Mental incapacity and undue influence are the most common theories used to try to invalidate wills, trusts and beneficiary designations in California and elsewhere. Occasionally, the subject in a trust and estate dispute has a thorough cognitive evaluation performed contemporaneously with his or her estate planning change. But, more often than not, the medical record is fragmentary.
In a prior post, we discussed the recurring issues that come up in cases involving Alzheimer’s disease. Dr. Charles Schaffer, a Sacramento forensic psychiatrist, recently sent me an article entitled “Protecting the Health and Finances of the Elderly with Early Cognitive Impairment,” published this year in the Journal of the American Academy of Psychiatry and the Law. The article focuses on mild cognitive impairment and early Alzheimer’s disease. The relatively subtle nature of these two medical conditions makes their impact on estate planning decisions hard to fathom.
Written by Dr. Judith Edersheim and other physicians associated with Harvard Medical School, the article describes mild cognitive impairment (MCI) as “an intermediate state of cognitive function between normal aging and dementia, when objective cognitive difficulty is present without significant functional impairment.” Elders with MCI often progress to Alzheimer’s disease. Given the subtle nature of MCI, family members and primary care physicians may not recognize it.
Alzheimer’s disease (AD) is the most common cause of dementia, estimated by the Alzheimer’s Association to affect more than 5 million Americans. Under the new edition of the Diagnostic and Statistical Manual of Mental Disorders (DSM-5), mild dementia is categorized as a mild major neurocognitive disorder.
While the Mini-Mental Status Exam (MMSE) is often used as a cognitive screening device for dementia in primary care settings, the authors cite studies showing that the MMSE has poor sensitivity for MCI and early AD, and is especially weak in detecting executive function deficits.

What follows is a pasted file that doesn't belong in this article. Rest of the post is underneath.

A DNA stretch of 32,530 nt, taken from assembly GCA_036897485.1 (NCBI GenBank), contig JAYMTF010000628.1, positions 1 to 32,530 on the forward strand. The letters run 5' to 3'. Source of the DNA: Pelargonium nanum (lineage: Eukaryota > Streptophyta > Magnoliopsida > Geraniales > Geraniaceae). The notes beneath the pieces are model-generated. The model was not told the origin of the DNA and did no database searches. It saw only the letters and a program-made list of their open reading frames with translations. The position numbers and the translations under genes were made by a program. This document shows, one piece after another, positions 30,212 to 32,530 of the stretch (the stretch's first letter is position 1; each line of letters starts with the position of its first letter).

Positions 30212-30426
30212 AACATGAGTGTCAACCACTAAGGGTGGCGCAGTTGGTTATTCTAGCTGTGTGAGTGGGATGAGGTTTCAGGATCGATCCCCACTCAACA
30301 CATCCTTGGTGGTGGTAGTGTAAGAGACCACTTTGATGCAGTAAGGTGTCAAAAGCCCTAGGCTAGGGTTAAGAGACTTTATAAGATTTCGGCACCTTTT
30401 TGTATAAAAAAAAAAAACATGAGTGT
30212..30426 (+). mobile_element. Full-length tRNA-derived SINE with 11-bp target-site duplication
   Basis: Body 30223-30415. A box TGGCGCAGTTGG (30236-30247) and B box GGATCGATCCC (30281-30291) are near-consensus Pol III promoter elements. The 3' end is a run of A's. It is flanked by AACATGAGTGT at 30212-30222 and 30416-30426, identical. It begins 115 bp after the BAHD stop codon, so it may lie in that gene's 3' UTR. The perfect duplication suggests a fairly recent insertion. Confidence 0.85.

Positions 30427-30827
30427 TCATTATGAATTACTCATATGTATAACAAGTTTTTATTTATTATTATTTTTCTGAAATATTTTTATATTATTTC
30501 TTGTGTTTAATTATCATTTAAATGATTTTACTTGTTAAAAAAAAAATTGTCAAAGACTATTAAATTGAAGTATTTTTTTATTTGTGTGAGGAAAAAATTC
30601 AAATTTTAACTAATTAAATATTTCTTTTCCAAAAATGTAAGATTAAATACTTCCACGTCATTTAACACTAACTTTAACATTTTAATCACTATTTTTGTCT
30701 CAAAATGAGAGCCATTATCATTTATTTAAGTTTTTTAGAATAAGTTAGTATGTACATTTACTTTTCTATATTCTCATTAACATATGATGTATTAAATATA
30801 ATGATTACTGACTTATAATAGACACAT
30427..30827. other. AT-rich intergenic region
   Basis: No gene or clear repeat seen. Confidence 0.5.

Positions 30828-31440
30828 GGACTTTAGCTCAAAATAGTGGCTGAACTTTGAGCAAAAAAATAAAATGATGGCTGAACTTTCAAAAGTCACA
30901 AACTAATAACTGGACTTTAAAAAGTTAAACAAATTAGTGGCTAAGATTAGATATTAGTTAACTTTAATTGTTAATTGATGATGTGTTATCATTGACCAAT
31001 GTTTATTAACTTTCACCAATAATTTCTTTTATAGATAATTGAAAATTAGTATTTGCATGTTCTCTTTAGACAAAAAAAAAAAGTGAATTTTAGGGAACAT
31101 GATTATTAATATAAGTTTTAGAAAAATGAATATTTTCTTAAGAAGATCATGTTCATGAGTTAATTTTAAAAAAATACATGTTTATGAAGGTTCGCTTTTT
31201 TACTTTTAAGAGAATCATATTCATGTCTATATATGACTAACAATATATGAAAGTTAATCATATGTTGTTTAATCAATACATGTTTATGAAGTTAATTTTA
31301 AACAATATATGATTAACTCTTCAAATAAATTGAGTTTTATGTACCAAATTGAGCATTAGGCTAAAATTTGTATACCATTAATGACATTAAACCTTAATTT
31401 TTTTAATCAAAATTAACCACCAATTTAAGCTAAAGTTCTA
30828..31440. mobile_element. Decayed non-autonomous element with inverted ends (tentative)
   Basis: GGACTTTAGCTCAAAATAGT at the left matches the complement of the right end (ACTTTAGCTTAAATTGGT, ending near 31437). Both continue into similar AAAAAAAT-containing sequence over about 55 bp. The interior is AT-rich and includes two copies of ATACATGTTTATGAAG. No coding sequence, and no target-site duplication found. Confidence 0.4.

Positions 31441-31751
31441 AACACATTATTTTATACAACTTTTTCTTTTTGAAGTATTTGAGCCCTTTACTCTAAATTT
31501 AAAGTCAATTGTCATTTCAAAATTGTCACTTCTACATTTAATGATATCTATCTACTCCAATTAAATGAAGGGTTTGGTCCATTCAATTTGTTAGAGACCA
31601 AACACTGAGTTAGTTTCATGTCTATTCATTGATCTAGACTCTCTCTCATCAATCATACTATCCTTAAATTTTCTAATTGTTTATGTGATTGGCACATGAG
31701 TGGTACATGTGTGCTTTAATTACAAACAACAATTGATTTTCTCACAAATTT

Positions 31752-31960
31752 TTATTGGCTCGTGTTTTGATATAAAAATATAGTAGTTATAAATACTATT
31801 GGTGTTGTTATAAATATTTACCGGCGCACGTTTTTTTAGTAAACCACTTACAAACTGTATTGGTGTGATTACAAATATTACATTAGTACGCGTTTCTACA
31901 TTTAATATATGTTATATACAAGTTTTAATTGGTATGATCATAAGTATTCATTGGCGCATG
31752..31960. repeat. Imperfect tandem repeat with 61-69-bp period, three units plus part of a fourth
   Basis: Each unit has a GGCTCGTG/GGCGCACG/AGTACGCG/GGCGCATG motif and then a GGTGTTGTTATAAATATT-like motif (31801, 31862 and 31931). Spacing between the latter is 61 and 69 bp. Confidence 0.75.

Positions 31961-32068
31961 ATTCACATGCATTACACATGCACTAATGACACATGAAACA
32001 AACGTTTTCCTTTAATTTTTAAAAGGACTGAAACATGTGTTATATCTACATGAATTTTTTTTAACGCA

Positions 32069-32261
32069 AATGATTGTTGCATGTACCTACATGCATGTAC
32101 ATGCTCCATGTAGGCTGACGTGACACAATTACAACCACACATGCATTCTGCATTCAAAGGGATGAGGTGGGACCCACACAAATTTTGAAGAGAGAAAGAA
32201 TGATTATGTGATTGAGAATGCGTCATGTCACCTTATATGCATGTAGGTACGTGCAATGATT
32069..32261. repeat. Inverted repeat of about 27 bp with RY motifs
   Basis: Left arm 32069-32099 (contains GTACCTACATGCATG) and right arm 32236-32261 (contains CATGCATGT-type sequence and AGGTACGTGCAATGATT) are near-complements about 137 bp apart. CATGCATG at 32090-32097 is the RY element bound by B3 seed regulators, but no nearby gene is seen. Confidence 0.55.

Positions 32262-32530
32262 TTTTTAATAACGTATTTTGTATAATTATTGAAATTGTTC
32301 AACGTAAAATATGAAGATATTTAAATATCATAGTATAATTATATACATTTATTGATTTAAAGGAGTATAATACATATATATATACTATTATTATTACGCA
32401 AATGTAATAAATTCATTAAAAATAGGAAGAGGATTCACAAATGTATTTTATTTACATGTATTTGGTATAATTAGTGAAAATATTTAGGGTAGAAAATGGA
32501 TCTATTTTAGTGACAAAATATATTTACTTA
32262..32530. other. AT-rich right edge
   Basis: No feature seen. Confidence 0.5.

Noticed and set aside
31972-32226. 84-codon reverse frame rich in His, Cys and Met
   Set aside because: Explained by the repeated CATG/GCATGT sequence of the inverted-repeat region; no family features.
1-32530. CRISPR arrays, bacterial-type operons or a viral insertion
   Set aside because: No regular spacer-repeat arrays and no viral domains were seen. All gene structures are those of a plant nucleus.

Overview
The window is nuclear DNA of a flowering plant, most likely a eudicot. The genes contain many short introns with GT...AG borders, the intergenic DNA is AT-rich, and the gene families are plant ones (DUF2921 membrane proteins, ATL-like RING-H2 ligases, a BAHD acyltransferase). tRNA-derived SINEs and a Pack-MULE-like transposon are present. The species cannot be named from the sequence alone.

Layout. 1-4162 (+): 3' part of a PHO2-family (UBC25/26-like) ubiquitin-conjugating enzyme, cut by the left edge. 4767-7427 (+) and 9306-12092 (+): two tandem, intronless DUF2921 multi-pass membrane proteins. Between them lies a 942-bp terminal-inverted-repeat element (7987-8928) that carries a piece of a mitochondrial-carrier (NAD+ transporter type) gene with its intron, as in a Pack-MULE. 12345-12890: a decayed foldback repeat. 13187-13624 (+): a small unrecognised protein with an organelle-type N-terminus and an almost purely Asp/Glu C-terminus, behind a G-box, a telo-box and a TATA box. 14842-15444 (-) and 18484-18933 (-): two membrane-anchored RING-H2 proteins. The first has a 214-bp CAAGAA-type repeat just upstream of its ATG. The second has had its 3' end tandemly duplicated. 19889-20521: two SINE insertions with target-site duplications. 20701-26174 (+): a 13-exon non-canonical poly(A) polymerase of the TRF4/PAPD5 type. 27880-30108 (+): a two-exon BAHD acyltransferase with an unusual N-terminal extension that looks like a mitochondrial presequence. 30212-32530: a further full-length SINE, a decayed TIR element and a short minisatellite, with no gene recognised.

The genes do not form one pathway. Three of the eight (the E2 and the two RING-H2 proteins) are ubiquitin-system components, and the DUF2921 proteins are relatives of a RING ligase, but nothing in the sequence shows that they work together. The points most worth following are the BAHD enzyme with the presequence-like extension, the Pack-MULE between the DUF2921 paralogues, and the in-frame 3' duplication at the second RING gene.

The authors explain that, in addition to short term memory loss and other cognitive decline, MCI and mild AD can cause neuropsychiatric symptoms such as apathy, anxiety, depression, irritability and delusions. The authors find the high prevalence of apathy especially noteworthy, noting that decreased motivation, task persistence and social engagement may interfere with the completion of detailed financial tasks such as estate planning and may increase acquiescence to the decisions of others, thus enhancing vulnerability to undue influence.
In a survey by Fidelity Investment referenced by the authors, 84 percent of the financial advisors who responded felt they had clients with symptoms of dementia and 96 percent stated they did not feel prepared to deal with those clients. If MCI and mild AD are difficult to detect, even by primary care physicians, how often do financial advisors, lawyers, accountants and other professionals deal with clients who have subtle cognitive and behavioral impairments?
In California trust and estate disputes, one surrogate measure of estate planning capacity is whether treating physicians have deemed the elder capable of providing informed consent to make medical decisions. Yet the authors note that clinicians often fail to recognize, or disagree on the significance of, impairments in medical decision making. The high degree of variability in this context, which is the subject of medical training, suggests the unreliability of clinician opinions as to financial decision making capacity, which is not part of ordinary medical training.
The authors observe that there is insufficient data as to the effects of MCI and early AD on complex decision making. While neuroscience is advancing, the authors aptly note a need for “better guidelines and evidence-based methods that translate medical concepts into legal practice and financial management settings.”
Overall, the article provides a helpful primer on MCI and mild AD, which as our population ages will be increasingly common background factors in California trust and estate disputes. Given the complex and evolving nature of the science, lawyers and judges will rely more and more on expert testimony from forensic psychiatrists and/or neuropsychologists.